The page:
I recently attended an inspirational Open Source event. This was kindly hosted by Brighton company Omnis Systems. It was really inspiring to see the range of Open Source systems available as alternatives to the usual proprietary offerings.
A central theme of the day was privacy - despite all the recent revelations over the past couple of years, I think we're still unable to grasp the full meaning of the shift towards proprietary systems on the cloud and what this means for privacy.
We recently had a requirement to add a sign up form for a series of events. We've produced a number of bespoke solutions in the past which required a fair amount of coding but this use case was for a straightforward generic event registration procedure so it seemed obvious to turn to one of the standard Drupal modules to do this.
CGL is a social care & health charity working throughout England & Wales with clients that are affected by drugs, alcohol, crime, homelessness, domestic abuse & antisocial behaviour. It is a large & growing organisation.
We've written a huge number of forms over the years (mainly using PHP or Symfony) and can pretty much produce most customisable forms that are required. But using Webform within Drupal has been a real game-changer for us. While we'll still create custom code for some specific form tasks, I'd say that Webform answers at least 50% of the typical use cases that face us on a daily basis.
When you are new to a technology like Drupal, it can be difficult to find your own learning path. Coming to Drupal with a PHP background, I reached for the top shelf & grabbed the heaviest-looking manuals available. I dived straight into coding. In retrospect, while this felt like a shortcut into the dark interior of Drupal at the time, it was probably a long way round. It was hard to get a bird's eye view of Drupal & all too easy to lose the thread of what I was trying to achieve.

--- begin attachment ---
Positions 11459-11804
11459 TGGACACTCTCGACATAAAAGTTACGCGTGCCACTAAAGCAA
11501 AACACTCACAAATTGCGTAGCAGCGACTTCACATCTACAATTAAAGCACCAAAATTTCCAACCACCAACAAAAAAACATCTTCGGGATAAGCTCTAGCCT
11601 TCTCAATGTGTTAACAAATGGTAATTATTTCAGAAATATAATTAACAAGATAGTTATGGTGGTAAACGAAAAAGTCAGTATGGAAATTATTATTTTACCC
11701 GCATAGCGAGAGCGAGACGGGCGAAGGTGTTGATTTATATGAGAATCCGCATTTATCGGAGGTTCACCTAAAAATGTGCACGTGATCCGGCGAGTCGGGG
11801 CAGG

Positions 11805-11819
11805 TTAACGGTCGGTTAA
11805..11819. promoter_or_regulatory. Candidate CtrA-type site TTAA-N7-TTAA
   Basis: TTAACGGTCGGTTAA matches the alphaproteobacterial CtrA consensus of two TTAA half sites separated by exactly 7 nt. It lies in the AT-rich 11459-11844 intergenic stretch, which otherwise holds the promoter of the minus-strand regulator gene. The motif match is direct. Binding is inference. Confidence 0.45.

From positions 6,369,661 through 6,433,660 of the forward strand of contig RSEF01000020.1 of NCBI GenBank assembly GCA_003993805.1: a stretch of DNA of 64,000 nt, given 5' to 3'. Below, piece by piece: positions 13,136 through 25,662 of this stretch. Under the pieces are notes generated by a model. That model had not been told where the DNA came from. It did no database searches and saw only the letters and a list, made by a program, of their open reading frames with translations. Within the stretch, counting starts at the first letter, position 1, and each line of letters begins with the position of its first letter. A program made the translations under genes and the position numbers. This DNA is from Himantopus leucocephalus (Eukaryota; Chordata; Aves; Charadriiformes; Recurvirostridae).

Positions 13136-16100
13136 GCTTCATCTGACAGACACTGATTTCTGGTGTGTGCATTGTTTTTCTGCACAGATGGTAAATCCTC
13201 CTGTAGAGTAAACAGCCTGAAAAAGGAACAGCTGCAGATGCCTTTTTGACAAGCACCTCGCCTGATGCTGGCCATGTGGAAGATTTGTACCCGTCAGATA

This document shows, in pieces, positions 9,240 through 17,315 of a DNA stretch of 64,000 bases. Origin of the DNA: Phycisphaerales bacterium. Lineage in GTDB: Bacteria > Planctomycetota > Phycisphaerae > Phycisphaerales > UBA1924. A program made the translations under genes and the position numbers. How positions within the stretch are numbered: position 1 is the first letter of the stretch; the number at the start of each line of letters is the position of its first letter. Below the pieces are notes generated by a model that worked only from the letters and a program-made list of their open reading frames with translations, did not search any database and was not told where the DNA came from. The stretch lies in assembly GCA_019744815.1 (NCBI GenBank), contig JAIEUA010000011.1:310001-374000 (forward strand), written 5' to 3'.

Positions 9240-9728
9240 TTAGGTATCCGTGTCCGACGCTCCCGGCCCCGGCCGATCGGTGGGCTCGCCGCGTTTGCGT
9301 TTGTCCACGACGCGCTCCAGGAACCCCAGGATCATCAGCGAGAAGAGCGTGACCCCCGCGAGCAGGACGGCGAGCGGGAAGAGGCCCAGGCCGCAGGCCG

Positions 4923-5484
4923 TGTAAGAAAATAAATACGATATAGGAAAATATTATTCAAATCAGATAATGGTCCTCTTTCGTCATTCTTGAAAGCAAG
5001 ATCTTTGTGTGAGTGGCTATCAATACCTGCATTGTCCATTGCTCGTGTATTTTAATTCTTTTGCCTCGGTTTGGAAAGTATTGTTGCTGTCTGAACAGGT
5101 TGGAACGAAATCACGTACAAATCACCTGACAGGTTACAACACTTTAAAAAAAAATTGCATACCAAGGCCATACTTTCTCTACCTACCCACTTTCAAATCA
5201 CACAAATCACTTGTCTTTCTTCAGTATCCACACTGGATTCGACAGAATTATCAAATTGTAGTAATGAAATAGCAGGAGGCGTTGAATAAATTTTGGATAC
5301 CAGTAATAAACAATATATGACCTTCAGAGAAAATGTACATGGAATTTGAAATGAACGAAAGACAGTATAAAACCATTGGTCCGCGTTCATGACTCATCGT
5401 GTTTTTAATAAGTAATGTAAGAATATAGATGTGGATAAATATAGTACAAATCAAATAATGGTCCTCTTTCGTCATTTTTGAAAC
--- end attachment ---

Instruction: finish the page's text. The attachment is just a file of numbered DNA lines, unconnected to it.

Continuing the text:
Sereno has been migrating a Drupal 7 intranet of several thousand content items from a menu-based system to one using taxonomy tags. We looked at coding the migration, but found a much quicker route using the Views Bulk Operations module (VBO) to crunch through the menu items, allocating each & every one anew taxonomy tag based on their pre-existing menu.
Git makes me happy in controlling the versions of a project's code base & allowing you to recover from wandering off in wrong directions.
But when you want to throw away some ill-considered changes to your code on your development machine, git can obstinately refuse to 'pull' from your repo. Try to do a git pull & you'll get an 'error: Your local changes to the following files would be overwritten by merge: ...' If you want to throw away your local changes and re-sync with the repo (yes, you'll lose any commits since your most recent push), you can do this:-
In this post I wanted to highlight our recent experiences developing an intranet in Drupal.
In this it has been really important for us to not over-engineer our solution as our client is currently undergoing a major restructure - so while the need for a new intranet was pressing, this has to be built during a period of great organisational change. Having developed many applications over the years in different technologies, I was naturally a bit apprehensive about the impact of changing architecture on the build.